Australia's competitiveness slips

RESOURCES employer group the Australian Mines and Metals Association* has called for better support for business after Australia dropped out of the top 20 in the World Economic Forum’s Global Competitiveness Report 2013-14.
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Australia dropped out of the top 20 for the first time, falling one spot to 21st.

Switzerland, Finland, Singapore, Germany and the US took the top five spots respectively.

The WEF said highly innovative countries with strong institutions continued to top international competitiveness rankings.

"Australia delivers a consistent - and essentially unchanged - performance across the board, the highlight of which is its seventh rank in the financial market development pillar, the only pillar where it features in the top 10," WEF said.

The report also put Australia in 15th place for higher education and training and 25th for its macroeconomic situation due to low deficit, inflation and debt-to gross domestic product ratio.

"The main area of concern for Australia is the rigidity of its labour market (54th, down 12), where the situation has deteriorated further," the report said.

"Australia ranks 137th for the rigidity of the hiring and firing practices and 135th for the rigidity of wage setting.

"The quality of Australia's public institutions is excellent except when it comes to the burden of government regulation, where the country ranks a poor 128th.

"Indeed, the business community cites labour regulations and bureaucratic red tape as being, respectively, the first and second most problematic factor for doing business in their country."

AMMA CEO Steve Knott said the results showed that whichever party won Saturday's election would have to urgently provide better support for doing business in Australia.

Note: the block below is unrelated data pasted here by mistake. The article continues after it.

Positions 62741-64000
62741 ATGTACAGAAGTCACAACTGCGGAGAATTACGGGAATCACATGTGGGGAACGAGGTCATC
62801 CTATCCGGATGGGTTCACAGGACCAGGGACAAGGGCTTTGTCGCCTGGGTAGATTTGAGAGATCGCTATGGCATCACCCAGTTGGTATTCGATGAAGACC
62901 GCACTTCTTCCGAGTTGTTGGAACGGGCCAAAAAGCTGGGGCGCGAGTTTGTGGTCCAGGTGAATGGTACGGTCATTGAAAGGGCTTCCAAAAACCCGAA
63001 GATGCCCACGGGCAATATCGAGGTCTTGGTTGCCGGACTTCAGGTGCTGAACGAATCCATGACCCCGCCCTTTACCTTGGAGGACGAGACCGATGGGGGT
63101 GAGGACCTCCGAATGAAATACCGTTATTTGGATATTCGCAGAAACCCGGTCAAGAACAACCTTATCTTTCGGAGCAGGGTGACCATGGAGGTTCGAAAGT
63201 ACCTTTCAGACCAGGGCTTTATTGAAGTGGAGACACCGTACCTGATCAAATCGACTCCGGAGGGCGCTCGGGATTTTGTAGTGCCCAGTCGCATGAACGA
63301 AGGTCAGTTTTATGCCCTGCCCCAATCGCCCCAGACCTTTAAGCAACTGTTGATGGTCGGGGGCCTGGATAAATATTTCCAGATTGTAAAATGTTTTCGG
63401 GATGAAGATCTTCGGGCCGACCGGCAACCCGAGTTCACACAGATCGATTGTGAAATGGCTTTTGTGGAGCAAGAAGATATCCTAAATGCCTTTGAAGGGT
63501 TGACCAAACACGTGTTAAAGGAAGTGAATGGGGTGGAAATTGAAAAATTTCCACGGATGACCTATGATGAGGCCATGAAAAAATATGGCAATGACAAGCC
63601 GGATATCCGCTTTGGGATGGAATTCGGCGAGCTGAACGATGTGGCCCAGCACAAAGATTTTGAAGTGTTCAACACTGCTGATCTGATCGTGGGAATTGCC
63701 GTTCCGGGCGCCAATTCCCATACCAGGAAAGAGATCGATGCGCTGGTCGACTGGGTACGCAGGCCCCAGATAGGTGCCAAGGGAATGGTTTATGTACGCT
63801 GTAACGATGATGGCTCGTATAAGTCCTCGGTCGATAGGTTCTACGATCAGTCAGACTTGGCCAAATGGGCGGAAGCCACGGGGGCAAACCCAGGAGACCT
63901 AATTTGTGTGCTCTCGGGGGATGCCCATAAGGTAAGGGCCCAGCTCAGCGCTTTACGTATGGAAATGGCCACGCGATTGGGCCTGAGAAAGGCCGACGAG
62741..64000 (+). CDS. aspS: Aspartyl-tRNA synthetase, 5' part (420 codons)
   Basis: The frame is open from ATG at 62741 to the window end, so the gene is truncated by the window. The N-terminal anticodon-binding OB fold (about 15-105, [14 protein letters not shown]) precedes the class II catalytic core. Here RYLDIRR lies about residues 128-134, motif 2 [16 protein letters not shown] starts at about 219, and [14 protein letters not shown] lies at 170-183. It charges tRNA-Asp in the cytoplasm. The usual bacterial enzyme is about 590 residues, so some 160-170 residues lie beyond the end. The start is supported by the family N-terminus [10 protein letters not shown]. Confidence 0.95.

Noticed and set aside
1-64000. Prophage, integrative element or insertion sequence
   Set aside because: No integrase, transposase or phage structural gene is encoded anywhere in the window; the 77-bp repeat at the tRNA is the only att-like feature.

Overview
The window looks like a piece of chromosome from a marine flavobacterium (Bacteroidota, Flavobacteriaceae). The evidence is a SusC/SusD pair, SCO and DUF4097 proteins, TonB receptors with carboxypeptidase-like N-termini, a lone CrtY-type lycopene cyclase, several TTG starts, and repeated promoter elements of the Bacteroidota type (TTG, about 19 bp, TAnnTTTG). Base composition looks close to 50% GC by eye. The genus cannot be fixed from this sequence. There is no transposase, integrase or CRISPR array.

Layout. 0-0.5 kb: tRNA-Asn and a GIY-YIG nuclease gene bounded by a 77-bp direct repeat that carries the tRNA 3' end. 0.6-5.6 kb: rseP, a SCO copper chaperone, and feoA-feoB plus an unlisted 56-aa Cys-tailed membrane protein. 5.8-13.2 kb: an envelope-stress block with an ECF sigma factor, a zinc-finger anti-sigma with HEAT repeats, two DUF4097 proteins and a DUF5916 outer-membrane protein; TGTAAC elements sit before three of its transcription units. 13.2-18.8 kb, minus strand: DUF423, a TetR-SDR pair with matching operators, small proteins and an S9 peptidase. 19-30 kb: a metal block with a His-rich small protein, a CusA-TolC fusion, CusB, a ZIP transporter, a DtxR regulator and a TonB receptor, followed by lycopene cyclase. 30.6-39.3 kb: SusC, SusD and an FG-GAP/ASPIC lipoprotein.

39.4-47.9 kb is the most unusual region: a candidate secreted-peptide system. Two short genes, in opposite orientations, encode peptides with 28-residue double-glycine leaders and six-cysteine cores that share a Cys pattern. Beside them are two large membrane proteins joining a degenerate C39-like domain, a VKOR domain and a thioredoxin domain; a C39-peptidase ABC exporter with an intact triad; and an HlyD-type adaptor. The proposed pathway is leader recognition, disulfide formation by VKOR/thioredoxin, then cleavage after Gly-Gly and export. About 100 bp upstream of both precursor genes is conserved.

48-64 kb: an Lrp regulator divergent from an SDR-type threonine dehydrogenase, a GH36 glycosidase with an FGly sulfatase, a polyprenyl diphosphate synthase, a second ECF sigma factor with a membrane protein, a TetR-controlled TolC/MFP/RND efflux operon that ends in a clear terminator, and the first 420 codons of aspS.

"In 2007, Australia's resource industry was the first sector to raise serious concerns that Labor's plans to re-regulate the national workplace system would lead to excessive cost pressures, productivity stagnation and an erosion of our international competitiveness," he said.

"Today, the WEF Global Competitiveness Report 2013-2014 ranks Australia just 21st in the world, behind New Zealand at 18th, Canada (14th) and the United Kingdom (10th).

"Whenever the Kiwis or Brits belt Australia at rugby and cricket, our nation calls for heads to roll, yet our government is effectively ignoring that 20 countries are now better placed to do business than Australia."

Knott said it was unacceptable that Australia's labour market efficiency had fallen 41 spots to 54th in just two years.

"This is extraordinarily poor and should ring real alarm bells for those overseeing our economy and labour market," he said.

"It also destroys the claim that Australia's current workplace relations system has the balance 'about right'."

Knott called for the next government to take up a range of legislative and non-legislative initiatives as outlined in AMMA's productivity discussion paper.

"There has been a lot of talk about productivity in this election campaign with both parties claiming to have the answers," Knott said.

"Whoever is sitting in the chair on Monday has to do better and deliver concrete policies, especially labour market policies, that actually support investment, competitiveness and the ability to successfully do business in this country."

*First published in last week with the Coalition winning the federal election over the weekend.

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